Digby, me old mate, you’re a bright chap so there’s much truth in what you say, but a lot of BS too. Let’s deal with the BS first – the reason these guys aren’t emigrating or moving around the UK is perhaps because they have children and family commitments πŸ˜‰Β  You’re 55, Digby, perhaps the absence of any fruit of your loins means you miss that bit of the typical human life cycle, but I have enough feeling for my fellow-men that I can see it though I haven’t had kids! If you are going to emigrate or move around, do it in your 20s or early 30s, not in your 40s or 50s. Or do it in your 60s, when you’ve done with working for a living.

On the other hand some of the other stuff he says has some point though. You get more cantankerous and intolerant of BS as you get older, partly because you’ve heard the same lies too many times before – hello “empowering employees”, “performance management”, “corporate social responsibility”, “this reorganisation is unlike the others that failed and will change everything”. And partly because you come to realise work isn’t all that. It pays the bills, it isn’t a reason for living. Repeat after me, Diggers, “people work to live, they do not live to work

The increasingly rotten state of the workplace as digital Taylorism expunges most of the joy in doing a good job takes its toll, in some ways having started work where this was not so prevalent makes me kick against the increasing systematisation and deskilling of the workplace more because I know what has been lost, whereas someone starting now at least doesn’t have the reference point.

Perhaps ’twas ever thus. President Obama called out this rotting of the modern workplace independently of me. He’s 49 so perhaps he is one of these crabby old gits too πŸ˜‰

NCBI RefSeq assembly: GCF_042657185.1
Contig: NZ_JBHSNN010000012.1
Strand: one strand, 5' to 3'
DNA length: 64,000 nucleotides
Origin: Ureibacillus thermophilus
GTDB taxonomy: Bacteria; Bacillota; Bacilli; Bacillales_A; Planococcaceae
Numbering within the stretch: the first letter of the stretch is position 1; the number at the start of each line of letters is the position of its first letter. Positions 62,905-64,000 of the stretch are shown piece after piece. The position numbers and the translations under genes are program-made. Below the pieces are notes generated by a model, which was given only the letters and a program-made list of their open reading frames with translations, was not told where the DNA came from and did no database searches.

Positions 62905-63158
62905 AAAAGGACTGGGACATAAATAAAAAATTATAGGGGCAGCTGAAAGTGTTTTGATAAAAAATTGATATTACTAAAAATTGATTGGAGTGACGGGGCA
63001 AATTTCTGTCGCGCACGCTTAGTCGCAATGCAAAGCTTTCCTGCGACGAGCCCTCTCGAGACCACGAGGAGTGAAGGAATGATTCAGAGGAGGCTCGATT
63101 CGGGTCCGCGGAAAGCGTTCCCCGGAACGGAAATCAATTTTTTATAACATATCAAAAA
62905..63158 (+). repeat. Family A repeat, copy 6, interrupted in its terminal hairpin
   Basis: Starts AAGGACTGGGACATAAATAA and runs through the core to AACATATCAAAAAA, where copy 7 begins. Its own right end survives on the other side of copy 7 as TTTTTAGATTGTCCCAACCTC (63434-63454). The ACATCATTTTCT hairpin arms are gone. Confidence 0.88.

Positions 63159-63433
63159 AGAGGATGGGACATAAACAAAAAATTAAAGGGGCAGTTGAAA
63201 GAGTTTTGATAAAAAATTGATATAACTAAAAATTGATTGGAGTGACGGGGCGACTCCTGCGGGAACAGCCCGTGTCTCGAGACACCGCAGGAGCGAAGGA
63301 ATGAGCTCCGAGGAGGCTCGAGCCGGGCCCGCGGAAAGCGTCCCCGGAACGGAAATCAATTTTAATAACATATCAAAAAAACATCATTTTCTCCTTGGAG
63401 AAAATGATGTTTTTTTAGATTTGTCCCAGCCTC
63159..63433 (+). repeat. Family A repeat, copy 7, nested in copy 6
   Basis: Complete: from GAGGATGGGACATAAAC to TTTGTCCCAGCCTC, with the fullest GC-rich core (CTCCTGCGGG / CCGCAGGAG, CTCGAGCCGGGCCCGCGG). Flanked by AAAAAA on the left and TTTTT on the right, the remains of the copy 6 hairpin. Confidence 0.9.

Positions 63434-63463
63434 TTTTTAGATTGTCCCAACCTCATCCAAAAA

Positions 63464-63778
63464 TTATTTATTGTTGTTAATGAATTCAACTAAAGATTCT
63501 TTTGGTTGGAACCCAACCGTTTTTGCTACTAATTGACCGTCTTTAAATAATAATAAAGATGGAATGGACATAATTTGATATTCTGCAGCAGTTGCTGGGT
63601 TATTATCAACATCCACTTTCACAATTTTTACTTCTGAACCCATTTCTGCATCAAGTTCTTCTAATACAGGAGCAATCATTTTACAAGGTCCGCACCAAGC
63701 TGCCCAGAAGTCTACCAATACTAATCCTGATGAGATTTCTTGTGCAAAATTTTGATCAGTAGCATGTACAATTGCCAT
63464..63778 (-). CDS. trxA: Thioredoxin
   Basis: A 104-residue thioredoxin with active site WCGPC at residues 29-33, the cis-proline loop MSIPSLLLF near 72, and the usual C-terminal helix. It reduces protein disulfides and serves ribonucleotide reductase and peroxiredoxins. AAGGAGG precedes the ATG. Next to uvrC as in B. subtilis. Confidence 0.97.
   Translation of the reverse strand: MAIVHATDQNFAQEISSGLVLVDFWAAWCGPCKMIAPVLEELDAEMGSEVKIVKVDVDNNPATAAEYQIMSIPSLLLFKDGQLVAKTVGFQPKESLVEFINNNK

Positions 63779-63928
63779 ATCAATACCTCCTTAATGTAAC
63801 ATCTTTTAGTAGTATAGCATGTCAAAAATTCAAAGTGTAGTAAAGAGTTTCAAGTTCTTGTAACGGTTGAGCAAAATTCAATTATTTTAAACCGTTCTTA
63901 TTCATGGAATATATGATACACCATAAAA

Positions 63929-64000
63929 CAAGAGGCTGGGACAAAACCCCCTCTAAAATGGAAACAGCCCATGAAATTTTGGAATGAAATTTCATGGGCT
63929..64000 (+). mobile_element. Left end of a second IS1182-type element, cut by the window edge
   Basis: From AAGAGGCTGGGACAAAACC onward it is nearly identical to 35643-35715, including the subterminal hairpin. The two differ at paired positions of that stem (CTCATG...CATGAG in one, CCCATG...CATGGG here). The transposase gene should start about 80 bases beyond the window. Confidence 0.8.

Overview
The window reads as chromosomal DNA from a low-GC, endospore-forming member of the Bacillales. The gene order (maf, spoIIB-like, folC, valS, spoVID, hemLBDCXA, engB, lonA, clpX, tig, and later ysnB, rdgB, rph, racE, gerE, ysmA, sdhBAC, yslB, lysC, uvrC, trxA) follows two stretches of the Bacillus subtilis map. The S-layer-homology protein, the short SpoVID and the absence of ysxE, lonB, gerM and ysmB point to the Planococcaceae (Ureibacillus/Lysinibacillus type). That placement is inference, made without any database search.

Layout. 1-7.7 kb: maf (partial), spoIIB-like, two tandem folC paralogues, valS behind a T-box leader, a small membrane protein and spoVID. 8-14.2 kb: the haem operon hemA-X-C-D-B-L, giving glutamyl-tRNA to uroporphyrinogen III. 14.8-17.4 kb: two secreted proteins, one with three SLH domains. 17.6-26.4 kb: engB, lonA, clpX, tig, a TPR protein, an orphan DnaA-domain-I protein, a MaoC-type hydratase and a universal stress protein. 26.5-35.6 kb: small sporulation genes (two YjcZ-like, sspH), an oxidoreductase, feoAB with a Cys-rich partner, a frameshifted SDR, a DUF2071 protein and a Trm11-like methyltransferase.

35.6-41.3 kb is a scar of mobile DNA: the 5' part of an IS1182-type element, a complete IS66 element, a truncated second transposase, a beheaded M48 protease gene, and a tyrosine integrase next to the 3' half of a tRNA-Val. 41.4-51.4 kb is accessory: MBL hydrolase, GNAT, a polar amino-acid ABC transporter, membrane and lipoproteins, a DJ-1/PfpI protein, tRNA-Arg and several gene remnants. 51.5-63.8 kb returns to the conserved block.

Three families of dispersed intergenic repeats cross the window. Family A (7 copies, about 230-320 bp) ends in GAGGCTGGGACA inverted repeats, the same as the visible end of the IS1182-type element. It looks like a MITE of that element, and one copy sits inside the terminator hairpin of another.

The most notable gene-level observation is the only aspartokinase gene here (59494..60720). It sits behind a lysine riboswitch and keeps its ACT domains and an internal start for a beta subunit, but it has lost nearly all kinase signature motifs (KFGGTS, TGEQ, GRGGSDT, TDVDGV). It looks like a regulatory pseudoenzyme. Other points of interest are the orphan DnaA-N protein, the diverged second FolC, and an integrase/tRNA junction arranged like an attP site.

“some need to think of retraining and volunteering as a way to keep in the habit of going to work” Digby, you show your evil Calvinist heart of darkness there. How about the alternative, get a hold of your personal finances, save, retire early and enjoy life out of the rat race?

What the hell is the point of keeping in the habit of going to work when you ain’t going to get any? By the time you are 50, the sands of time are running out, and you don’t want to waste those grains on empty promises. There will never be full employment again in Britain while globalisation and industrial capitalism holds sway.

Digby, you may well be part of the solution but your sort and the CBI are a huge part of the problem too.Β  You have been busy automating and deskilling and downsizing and outsourcing. No one of those things is necessarily wrong in any given situation but it all adds up the the great sucking force of British jobs as capital accretes power and seeks to maximise its return. Yes, it’s what I am also trying to do with my share portfolio but I don’t stand up and claim that I am trying to improve the British employment scene, or spout garbage to try and offer solutions in places they aren’t to be found.